Table of Contents

Mach. Learn. Knowl. Extr., Volume 1, Issue 1 (March 2018)

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Editorial

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Open AccessEditorial Introduction to MAchine Learning & Knowledge Extraction (MAKE)
Mach. Learn. Knowl. Extr. 2018, 1(1), 1; doi:10.3390/make1010001
Received: 8 May 2017 / Revised: 18 June 2017 / Accepted: 23 June 2017 / Published: 3 July 2017
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Abstract
The grand goal of Machine Learning is to develop software which can learn from previous experience—similar to how we humans do. Ultimately, to reach a level of usable intelligence, we need (1) to learn from prior data, (2) to extract knowledge, (3) to
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The grand goal of Machine Learning is to develop software which can learn from previous experience—similar to how we humans do. Ultimately, to reach a level of usable intelligence, we need (1) to learn from prior data, (2) to extract knowledge, (3) to generalize—i.e., guessing where probability function mass/density concentrates, (4) to fight the curse of dimensionality, and (5) to disentangle underlying explanatory factors of the data—i.e., to make sense of the data in the context of an application domain. To address these challenges and to ensure successful machine learning applications in various domains an integrated machine learning approach is important. This requires a concerted international effort without boundaries, supporting collaborative, cross-domain, interdisciplinary and transdisciplinary work of experts from seven sections, ranging from data pre-processing to data visualization, i.e., to map results found in arbitrarily high dimensional spaces into the lower dimensions to make it accessible, usable and useful to the end user. An integrated machine learning approach needs also to consider issues of privacy, data protection, safety, security, user acceptance and social implications. This paper is the inaugural introduction to the new journal of MAchine Learning & Knowledge Extraction (MAKE). The goal is to provide an incomplete, personally biased, but consistent introduction into the concepts of MAKE and a brief overview of some selected topics to stimulate future research in the international research community. Full article
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Research

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Open AccessArticle Learning to Teach Reinforcement Learning Agents
Mach. Learn. Knowl. Extr. 2018, 1(1), 2; doi:10.3390/make1010002
Received: 19 September 2017 / Revised: 17 November 2017 / Accepted: 1 December 2017 / Published: 6 December 2017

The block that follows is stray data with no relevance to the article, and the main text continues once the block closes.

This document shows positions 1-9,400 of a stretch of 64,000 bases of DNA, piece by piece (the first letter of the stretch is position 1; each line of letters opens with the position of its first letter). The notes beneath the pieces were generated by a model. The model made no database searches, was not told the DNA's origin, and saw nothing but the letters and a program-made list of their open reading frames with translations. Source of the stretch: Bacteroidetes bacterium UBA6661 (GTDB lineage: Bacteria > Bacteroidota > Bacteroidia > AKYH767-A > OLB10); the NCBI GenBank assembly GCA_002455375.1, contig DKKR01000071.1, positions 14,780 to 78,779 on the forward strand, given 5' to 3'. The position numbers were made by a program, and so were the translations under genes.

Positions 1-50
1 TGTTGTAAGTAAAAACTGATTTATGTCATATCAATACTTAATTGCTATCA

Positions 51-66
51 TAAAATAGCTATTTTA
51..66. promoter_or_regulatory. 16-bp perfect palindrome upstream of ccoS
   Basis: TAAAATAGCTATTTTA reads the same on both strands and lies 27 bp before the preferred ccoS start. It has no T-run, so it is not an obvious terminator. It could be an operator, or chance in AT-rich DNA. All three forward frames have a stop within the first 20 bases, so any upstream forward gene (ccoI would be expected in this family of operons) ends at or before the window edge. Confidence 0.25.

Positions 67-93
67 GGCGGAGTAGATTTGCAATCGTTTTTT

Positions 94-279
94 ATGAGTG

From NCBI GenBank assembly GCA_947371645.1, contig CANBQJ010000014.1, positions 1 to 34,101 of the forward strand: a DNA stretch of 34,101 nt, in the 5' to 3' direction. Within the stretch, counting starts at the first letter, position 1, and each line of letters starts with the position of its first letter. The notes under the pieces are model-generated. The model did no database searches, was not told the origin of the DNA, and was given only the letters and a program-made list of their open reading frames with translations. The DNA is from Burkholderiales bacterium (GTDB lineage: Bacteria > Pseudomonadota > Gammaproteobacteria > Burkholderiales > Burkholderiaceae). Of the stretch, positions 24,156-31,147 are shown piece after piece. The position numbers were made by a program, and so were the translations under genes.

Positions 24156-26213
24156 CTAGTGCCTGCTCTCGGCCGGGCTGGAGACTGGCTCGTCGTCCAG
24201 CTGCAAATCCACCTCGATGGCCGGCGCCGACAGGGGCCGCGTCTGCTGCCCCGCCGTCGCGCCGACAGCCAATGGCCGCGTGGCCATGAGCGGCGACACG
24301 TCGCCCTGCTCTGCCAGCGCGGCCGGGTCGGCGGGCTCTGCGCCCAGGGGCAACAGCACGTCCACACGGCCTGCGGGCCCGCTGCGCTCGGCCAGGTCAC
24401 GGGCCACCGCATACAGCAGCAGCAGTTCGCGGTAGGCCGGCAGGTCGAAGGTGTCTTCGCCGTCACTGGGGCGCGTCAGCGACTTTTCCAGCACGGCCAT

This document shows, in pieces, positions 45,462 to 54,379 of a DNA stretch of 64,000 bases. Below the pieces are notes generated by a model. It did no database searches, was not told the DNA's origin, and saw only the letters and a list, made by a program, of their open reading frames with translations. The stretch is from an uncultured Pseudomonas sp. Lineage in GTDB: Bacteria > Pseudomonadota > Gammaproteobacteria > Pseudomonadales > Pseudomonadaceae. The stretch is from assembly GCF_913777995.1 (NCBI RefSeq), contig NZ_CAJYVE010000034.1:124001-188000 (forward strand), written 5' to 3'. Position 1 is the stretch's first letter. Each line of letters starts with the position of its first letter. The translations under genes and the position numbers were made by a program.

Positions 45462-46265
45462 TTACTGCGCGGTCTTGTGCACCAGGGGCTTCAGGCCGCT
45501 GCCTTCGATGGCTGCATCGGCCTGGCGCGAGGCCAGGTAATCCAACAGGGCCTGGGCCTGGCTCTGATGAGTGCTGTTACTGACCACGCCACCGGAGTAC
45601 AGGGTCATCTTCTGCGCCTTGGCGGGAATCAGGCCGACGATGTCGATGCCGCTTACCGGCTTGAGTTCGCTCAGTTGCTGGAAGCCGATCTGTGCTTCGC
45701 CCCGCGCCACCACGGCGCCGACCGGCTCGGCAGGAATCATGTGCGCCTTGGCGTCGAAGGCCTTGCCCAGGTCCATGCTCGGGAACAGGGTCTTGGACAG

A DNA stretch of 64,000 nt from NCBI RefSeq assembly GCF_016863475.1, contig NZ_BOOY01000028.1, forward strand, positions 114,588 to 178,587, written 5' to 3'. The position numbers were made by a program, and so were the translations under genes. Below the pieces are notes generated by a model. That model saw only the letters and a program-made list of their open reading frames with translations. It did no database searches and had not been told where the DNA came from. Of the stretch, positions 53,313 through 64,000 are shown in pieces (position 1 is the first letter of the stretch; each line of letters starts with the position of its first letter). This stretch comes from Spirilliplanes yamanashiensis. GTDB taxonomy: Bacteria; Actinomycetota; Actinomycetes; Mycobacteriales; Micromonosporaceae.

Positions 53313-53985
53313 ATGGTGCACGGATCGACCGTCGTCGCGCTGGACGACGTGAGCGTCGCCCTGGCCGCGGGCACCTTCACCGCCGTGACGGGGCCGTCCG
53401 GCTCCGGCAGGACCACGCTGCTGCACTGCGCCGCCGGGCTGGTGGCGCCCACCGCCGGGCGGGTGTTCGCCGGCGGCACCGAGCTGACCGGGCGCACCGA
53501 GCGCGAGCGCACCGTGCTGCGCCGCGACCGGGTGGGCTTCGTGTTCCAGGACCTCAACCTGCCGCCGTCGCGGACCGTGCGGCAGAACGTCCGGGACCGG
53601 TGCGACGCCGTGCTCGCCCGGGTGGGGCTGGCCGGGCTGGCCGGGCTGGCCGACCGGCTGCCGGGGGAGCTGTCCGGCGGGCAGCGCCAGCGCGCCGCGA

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Abstract
In this article, we study the transfer learning model of action advice under a budget. We focus on reinforcement learning teachers providing action advice to heterogeneous students playing the game of Pac-Man under a limited advice budget. First, we examine several critical factors
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In this article, we study the transfer learning model of action advice under a budget. We focus on reinforcement learning teachers providing action advice to heterogeneous students playing the game of Pac-Man under a limited advice budget. First, we examine several critical factors affecting advice quality in this setting, such as the average performance of the teacher, its variance and the importance of reward discounting in advising. The experiments show that the best performers are not always the best teachers and reveal the non-trivial importance of the coefficient of variation (CV) as a statistic for choosing policies that generate advice. The CV statistic relates variance to the corresponding mean. Second, the article studies policy learning for distributing advice under a budget. Whereas most methods in the relevant literature rely on heuristics for advice distribution, we formulate the problem as a learning one and propose a novel reinforcement learning algorithm capable of learning when to advise or not. The proposed algorithm is able to advise even when it does not have knowledge of the student’s intended action and needs significantly less training time compared to previous learning approaches. Finally, in this article, we argue that learning to advise under a budget is an instance of a more generic learning problem: Constrained Exploitation Reinforcement Learning. Full article
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